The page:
FAQ for Auto Accidents
- Should I call the police?
- When should I contact an attorney?
- Should I contact my own insurance company?
- Should I go to the doctor?
- Is there anything special I should tell my doctors?
- Do I need to take pictures of the accident scene?
- What about preserving other evidence besides photos?
- Should I talk to the other driver's insurance company?
- Passenger Injuries
Should I call the police?
Yes! It is important to contact the police immediately if you are involved in an accident. Doing so will provide proof of the accident, and will allow for an immediate investigation of the scene of the accident. In addition, police will take statements of witnesses, and will examine the other driver to check for drug or alcohol use. The police can also be valuable witnesses to your injury at the scene, and they can assist in securing an admission of fault from the negligent driver.
Even in minor accidents, resist the temptation to "keep things simple" by "settling up" with the other driver on the spot. You should make sure that you have not suffered injuries which do not develop symptoms until days or even weeks after the accident, and you should always consult with your doctor and an experienced attorney to make sure that you are aware of all of the avenues of recovery available to you.
When should I contact an attorney?
After leaving the scene of an accident, or while still there if you are safely able, you should immediately contact an attorney who is experienced in handling personal injury matters. At Mosher & Skorina, we will promptly arrange for an attorney to consult with you free of charge so as to enable us to immediately take action on your behalf, while all of the evidence is still "fresh". If necessary and feasible, we will have an investigator conduct a thorough analysis of the accident scene so that no evidence goes undetected.
Should I contact my own insurance company?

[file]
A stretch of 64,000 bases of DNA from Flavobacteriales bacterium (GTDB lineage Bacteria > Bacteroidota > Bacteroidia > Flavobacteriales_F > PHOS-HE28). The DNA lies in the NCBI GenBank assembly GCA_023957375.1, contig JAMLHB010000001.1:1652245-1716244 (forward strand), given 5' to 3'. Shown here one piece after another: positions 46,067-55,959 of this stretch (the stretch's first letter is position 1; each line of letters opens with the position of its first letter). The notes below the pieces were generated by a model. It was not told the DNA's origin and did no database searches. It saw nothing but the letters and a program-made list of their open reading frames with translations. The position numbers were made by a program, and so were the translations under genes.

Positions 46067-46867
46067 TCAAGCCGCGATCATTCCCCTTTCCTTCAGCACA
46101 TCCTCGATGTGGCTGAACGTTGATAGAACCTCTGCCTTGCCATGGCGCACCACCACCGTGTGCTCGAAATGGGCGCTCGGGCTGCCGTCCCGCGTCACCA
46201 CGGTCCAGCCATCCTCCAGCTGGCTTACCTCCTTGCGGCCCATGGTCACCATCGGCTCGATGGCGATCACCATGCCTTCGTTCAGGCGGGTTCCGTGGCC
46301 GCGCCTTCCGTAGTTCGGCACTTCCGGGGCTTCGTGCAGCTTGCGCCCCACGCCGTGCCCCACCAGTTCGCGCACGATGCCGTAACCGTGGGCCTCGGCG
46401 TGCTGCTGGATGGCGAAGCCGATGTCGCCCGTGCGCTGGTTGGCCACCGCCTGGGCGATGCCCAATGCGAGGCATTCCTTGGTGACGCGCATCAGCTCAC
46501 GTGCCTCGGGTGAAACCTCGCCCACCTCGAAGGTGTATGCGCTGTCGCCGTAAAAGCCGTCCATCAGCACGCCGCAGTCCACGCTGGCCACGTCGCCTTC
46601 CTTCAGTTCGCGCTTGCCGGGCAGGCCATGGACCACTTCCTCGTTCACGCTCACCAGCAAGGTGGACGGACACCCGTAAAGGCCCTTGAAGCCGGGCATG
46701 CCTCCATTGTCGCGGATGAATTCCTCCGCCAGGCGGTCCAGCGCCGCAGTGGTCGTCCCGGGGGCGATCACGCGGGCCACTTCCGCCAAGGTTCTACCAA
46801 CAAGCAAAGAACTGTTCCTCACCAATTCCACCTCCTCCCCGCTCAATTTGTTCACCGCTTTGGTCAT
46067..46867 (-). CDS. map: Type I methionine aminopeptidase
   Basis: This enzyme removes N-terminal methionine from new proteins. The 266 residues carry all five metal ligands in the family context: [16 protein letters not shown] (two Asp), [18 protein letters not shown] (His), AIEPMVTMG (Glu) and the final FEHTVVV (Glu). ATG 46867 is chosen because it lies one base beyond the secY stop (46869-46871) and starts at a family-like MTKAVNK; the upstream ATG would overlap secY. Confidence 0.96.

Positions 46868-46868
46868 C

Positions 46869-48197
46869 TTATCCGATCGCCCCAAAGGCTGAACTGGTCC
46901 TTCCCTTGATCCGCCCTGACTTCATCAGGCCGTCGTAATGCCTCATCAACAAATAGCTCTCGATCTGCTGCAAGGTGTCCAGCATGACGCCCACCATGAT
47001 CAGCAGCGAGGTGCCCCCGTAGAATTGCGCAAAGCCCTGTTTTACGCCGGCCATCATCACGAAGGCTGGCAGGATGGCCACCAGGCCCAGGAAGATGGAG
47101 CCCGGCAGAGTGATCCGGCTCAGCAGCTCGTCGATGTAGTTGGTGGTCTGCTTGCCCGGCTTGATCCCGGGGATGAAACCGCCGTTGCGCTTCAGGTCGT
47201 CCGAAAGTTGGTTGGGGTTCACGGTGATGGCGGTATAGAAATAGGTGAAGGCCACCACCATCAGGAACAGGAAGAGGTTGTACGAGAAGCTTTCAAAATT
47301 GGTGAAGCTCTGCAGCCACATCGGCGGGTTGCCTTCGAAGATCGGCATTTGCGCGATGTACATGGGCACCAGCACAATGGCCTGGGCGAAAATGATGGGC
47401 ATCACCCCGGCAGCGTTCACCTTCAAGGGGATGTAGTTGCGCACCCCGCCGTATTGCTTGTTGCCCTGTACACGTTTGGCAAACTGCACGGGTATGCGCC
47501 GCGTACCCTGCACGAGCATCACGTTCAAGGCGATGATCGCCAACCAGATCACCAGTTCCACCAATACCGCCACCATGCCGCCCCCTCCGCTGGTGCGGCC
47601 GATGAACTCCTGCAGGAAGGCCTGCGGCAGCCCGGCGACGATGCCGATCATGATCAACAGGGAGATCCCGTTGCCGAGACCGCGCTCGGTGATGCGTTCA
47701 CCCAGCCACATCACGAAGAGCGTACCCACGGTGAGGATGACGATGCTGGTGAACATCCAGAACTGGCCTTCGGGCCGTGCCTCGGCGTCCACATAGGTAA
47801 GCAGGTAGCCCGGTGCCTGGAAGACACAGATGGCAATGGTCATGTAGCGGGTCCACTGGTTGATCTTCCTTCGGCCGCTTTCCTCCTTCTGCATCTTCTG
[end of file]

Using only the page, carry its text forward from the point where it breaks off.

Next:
Most auto insurance companies require their policyholders to promptly report every auto accident. Your insurance company will want to gather all of the basic information concerning the accident for its records -whether you are at fault or not. Sometimes the insurance company will want your authorization to make a recorded statement concerning the accident. We suggest that if you or your passengers were injured in the accident, or if you believe the insurance company might try to claim you are not covered or you have any concerns about the adequacy of your coverage, you should contact an attorney before you go any further, and certainly before you give the insurance company permission to record your conversation (NOTE: You should never give a statement to the other driver's insurance company without consulting with an attorney). However, bear in mind that failure to provide information to your insurance company on a timely basis - your policy wilt set forth how quickly you must notify the company - could result in loss of coverage for the accident, without it constituting bad faith by the insurer.
Should I go to the doctor?
Never hesitate to get checked out by medical professionals even when you feel okay. Many times the onset of physical complaints begins 12 to 24 hours after an accident. Even if you did walk away only feeling "shaken up" after being rear-ended by a truck, tomorrow morning when you get out of bed it may be a different story.